A lot of resources have been created for best practices when conducting a Manual J calculation—and for good reason, since a Manual J is a protocol that is dependent on the user’s inputs and assumptions. Anecdotal evidence from across the industry suggests that the majority of Manual J calculations are oversized, so let’s identify common Manual J errors that contribute to system oversizing.

Use of Safety Factors

Safety factors are integral throughout any type of system design application, as they serve to provide a buffer between theoretical estimates and practical uncertainties. In engineering, they are often applied to load bearing infrastructure such as bridges, which are intentionally built much stronger than needed for normal usage to allow for emergency situations, unexpected loads, misuse, or degradation. However, the use of safety factors is not necessary when performing a Manual J calculation. Research indicates that the Manual J procedure provides an inherent safety factor to the estimate due to the use of conservative assumptions in its methodology. When the load calculation is based on accurate information, no type of safety factor is required at all. However, when there is uncertainty pertaining to aspects of the home’s construction, it is tempting to use safety factors to correct for any ‘errors’ in the load calculation. In this scenario, it is best for the designer to conduct the relevant tests needed to fill the gaps. Alternatively, the designer may choose to make conservative estimates about the performance of systems under consideration. If taking the latter approach, it is integral to document all assumptions and make sure that all stakeholders comprehend and agree with these assumptions before proceeding with the design.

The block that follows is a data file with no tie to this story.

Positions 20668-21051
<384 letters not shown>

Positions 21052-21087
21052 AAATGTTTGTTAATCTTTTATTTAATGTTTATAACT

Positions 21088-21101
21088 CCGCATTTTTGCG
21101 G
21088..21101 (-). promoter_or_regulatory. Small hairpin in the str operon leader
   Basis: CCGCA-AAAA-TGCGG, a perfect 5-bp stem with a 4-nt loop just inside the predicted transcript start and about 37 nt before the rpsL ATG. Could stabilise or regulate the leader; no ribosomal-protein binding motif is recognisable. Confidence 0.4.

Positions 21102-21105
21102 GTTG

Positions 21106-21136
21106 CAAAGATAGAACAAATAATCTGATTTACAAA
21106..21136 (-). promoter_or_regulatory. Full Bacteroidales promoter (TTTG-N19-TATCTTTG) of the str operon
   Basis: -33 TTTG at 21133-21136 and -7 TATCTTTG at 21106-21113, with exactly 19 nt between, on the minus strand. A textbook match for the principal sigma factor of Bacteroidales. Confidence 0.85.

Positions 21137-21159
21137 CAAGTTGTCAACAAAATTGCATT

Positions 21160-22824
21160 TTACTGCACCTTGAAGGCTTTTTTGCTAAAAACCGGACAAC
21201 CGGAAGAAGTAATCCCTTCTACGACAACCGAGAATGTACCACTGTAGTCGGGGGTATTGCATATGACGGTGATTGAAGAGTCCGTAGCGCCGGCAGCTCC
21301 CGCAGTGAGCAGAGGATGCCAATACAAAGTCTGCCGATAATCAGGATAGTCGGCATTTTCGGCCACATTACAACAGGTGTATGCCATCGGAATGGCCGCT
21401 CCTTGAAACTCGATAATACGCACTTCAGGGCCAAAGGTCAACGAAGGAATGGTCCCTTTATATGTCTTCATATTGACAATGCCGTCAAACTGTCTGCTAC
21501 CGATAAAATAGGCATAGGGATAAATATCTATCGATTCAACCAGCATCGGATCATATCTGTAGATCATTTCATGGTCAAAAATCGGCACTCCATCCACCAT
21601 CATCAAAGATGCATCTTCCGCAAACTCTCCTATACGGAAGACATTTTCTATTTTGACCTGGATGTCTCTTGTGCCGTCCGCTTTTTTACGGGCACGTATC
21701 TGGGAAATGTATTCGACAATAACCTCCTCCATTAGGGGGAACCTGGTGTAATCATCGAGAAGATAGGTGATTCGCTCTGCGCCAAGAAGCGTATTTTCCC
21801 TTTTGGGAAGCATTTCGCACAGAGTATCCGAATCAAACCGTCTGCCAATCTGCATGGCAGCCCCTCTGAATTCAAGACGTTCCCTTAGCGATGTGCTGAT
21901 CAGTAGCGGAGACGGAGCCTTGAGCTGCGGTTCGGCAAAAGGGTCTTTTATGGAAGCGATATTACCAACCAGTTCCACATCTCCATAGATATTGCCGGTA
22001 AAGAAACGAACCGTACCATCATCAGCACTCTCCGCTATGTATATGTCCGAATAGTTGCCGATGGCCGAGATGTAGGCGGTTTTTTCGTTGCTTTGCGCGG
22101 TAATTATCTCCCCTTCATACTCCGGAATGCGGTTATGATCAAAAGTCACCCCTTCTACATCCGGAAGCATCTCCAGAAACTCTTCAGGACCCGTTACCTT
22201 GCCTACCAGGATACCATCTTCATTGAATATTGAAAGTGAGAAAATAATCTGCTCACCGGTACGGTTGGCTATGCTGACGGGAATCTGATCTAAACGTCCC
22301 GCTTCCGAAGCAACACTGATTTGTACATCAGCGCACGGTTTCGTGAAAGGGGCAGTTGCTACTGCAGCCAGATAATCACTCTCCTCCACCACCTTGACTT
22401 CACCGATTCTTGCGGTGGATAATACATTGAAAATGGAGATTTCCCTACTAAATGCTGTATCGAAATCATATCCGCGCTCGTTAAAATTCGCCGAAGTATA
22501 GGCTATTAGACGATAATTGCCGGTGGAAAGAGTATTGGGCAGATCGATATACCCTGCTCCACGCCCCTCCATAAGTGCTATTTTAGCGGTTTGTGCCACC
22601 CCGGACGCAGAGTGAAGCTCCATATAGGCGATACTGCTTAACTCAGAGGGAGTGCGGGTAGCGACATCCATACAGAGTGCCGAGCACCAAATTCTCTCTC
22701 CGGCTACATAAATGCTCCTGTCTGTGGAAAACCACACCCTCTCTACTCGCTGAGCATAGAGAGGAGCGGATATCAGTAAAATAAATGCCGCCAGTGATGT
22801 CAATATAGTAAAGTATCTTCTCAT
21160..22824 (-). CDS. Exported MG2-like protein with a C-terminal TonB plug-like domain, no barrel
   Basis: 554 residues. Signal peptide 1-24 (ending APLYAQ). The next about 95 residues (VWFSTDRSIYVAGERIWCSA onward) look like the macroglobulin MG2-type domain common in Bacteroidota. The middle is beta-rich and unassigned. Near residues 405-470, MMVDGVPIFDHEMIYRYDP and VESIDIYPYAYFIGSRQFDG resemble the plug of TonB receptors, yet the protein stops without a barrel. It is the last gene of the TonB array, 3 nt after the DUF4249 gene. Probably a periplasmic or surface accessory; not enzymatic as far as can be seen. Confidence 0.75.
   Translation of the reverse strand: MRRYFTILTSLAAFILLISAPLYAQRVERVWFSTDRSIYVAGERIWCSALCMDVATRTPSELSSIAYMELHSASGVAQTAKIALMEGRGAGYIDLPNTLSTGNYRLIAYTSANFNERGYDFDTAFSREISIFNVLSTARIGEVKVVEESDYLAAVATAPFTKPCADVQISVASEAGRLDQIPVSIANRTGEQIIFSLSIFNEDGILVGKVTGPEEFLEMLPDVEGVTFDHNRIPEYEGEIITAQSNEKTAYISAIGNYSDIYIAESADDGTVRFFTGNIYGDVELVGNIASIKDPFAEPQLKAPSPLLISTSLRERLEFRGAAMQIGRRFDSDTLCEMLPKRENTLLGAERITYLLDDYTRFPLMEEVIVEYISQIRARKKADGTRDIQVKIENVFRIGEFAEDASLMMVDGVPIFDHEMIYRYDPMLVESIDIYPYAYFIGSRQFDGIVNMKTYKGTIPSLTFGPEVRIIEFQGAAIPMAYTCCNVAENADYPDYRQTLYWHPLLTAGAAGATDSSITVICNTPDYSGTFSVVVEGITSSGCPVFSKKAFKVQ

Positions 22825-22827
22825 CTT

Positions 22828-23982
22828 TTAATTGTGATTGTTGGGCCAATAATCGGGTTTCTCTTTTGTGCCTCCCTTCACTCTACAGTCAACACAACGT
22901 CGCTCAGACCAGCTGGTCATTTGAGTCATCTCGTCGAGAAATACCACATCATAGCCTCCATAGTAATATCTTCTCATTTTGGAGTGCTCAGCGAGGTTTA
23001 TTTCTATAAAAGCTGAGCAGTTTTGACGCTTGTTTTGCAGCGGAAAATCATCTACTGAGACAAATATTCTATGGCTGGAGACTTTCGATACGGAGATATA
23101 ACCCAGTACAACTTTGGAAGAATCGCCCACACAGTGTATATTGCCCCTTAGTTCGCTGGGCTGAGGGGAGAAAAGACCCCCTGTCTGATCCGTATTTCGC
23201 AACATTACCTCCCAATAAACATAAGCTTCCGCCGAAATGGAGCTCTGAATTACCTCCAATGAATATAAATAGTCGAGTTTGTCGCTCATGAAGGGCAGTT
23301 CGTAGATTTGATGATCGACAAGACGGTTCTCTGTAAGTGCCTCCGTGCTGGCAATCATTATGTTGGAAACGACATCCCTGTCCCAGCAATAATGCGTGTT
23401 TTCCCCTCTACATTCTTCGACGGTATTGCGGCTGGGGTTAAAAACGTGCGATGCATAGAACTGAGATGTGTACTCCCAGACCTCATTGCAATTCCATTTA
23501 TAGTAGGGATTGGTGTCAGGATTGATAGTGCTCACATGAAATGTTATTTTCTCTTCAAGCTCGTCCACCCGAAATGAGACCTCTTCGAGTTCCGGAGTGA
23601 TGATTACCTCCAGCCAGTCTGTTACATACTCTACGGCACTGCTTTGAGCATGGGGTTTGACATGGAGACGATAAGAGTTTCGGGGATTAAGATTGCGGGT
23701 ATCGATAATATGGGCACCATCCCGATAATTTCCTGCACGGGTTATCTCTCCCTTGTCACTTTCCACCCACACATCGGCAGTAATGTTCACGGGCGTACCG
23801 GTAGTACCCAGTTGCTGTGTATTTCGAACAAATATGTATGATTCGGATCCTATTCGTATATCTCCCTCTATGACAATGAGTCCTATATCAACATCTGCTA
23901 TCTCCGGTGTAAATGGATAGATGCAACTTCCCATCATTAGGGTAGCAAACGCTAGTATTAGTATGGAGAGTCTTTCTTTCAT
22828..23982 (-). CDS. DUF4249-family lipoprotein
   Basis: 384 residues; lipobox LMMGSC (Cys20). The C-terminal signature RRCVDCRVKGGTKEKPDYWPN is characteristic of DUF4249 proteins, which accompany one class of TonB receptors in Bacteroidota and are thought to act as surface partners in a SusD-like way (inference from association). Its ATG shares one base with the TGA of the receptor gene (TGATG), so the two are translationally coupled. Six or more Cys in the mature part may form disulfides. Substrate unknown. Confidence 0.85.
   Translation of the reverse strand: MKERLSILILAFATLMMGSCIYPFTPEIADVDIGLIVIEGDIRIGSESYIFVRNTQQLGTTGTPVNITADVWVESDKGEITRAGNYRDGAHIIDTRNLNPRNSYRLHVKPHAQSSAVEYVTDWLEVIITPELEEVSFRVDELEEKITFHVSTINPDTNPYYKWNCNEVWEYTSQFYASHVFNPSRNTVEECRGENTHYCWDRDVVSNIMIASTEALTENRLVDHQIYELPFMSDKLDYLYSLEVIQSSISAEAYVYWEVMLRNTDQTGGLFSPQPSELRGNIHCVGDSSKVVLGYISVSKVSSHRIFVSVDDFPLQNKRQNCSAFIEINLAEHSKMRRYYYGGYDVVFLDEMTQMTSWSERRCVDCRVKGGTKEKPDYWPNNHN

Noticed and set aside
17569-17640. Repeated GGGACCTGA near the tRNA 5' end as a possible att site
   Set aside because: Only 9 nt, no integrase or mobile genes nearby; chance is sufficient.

Air Infiltration Rates

When it comes to Manual J’s, the air infiltration rate is one of the most sensitive variables as it can constitute anywhere from 20-40% of the heating load calculation. Therefore, any errors in input variables drastically affect the final estimate. While Table 5A from the Manual J documentation lays out a simplified way to estimate infiltration rates, blower door tests are the preferred way to obtain those results. If the Table 5A method is being used, it is essential to account for factors such as the home’s age and existing weatherization measures when approximating how ‘leaky’ a home is. If local codes contain a fresh air requirement (typically given in ACH), it is incorrect to assume the infiltration rate meets this requirement and use it as an input value for Manual J’s. Lastly, rule-of-thumb estimates should not be applied to infiltration input values given the variability between home infiltration rates.